Can one be nostalgic for the home one never had? Why is it that the age of globalization is accompanied by a no less global epidemic of nostalgia? Can we know what we are nostalgic for? In the seventeenth century, Swiss doctors believed that opium, leeches, and a trek through the Alps would cure nostalgia. In 1733 a Russian commander, disgusted with the debilitating homesickness rampant among his troops, buried a soldier alive as a deterrent to nostalgia. In her new book, Svetlana Boym develops a comprehensive approach to this elusive ailment. Combining personal memoir, philosophical essay, and historical analysis, Boym explores the spaces of collective nostalgia that connect national biography and personal self-fashioning in the twenty-first century. She guides us through the ruins and construction sites of post-communist cities -- St. Petersburg, Moscow, Berlin, and Prague-and the imagined homelands of exiles-Benjamin, Nabokov, Mandelstam, and Brodsky. From Jurassic Park to the Totalitarian Sculpture Garden, from love letters on Kafka's grave to conversations with Hitler's impersonator, Boym unravels the threads of this global epidemic of longing and its antidotes.
Can one be nostalgic for the home one never had? Why is it that the age of globalization is accompanied by a no less global epidemic of nostalgia? Can we know what we are nostalgic for? In the seventeenth century, Swiss doctors believed that opium, leeches, and a trek through the Alps would cure nostalgia. In 1733 a Russian commander, disgusted with the debilitating homesickness rampant among his troops, buried a soldier alive as a deterrent to nostalgia. In her new book, Svetlana Boym develops a comprehensive approach to this elusive ailment. Combining personal memoir, philosophical essay, and historical analysis, Boym explores the spaces of collective nostalgia that connect national biography and personal self-fashioning in the twenty-first century. She guides us through the ruins and construction sites of post-communist cities -- St. Petersburg, Moscow, Berlin, and Prague-and the imagined homelands of exiles-Benjamin, Nabokov, Mandelstam, and Brodsky. From Jurassic Park to the Totalitarian Sculpture Garden, from love letters on Kafka's grave to conversations with Hitler's impersonator, Boym unravels the threads of this global epidemic of longing and its antidotes.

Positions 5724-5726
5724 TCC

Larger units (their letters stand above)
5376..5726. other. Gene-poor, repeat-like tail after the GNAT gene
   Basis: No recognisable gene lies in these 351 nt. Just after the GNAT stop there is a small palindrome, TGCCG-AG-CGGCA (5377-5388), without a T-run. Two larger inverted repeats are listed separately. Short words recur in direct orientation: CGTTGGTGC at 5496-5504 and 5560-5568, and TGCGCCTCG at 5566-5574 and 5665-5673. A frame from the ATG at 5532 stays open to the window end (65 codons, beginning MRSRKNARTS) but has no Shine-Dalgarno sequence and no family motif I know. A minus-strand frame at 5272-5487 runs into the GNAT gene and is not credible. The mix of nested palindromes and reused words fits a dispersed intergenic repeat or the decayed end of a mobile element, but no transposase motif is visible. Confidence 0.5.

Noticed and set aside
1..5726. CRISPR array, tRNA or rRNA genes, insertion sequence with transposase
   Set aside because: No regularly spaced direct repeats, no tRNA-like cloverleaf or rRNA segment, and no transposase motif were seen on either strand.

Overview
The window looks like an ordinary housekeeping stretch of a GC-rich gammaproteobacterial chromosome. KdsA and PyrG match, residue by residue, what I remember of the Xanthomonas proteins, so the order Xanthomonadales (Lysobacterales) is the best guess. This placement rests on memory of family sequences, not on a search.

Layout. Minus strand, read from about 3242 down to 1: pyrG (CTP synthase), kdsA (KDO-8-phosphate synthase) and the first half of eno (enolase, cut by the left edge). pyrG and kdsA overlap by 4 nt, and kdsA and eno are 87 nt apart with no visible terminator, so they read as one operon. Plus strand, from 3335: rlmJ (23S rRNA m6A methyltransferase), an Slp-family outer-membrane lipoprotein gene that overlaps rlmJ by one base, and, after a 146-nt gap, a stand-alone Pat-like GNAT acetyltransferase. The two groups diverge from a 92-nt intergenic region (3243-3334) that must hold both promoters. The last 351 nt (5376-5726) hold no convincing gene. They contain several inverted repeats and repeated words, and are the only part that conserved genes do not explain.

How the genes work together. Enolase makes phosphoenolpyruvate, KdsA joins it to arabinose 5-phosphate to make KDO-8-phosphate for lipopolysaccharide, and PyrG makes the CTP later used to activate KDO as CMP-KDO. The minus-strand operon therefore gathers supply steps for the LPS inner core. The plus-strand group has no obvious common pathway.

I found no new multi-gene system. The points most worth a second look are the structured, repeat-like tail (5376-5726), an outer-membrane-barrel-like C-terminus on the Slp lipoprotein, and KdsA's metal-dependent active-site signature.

Can one be nostalgic for the home one never had? Why is it that the age of globalization is accompanied by a no less global epidemic of nostalgia? Can we know what we are nostalgic for? In the seventeenth century, Swiss doctors believed that opium, leeches, and a trek through the Alps would cure nostalgia. In 1733 a Russian commander, disgusted with the debilitating homesickness rampant among his troops, buried a soldier alive as a deterrent to nostalgia. In her new book, Svetlana Boym develops a comprehensive approach to this elusive ailment. Combining personal memoir, philosophical essay, and historical analysis, Boym explores the spaces of collective nostalgia that connect national biography and personal self-fashioning in the twenty-first century. She guides us through the ruins and construction sites of post-communist cities -- St. Petersburg, Moscow, Berlin, and Prague-and the imagined homelands of exiles-Benjamin, Nabokov, Mandelstam, and Brodsky. From Jurassic Park to the Totalitarian Sculpture Garden, from love letters on Kafka's grave to conversations with Hitler's impersonator, Boym unravels the threads of this global epidemic of longing and its antidotes.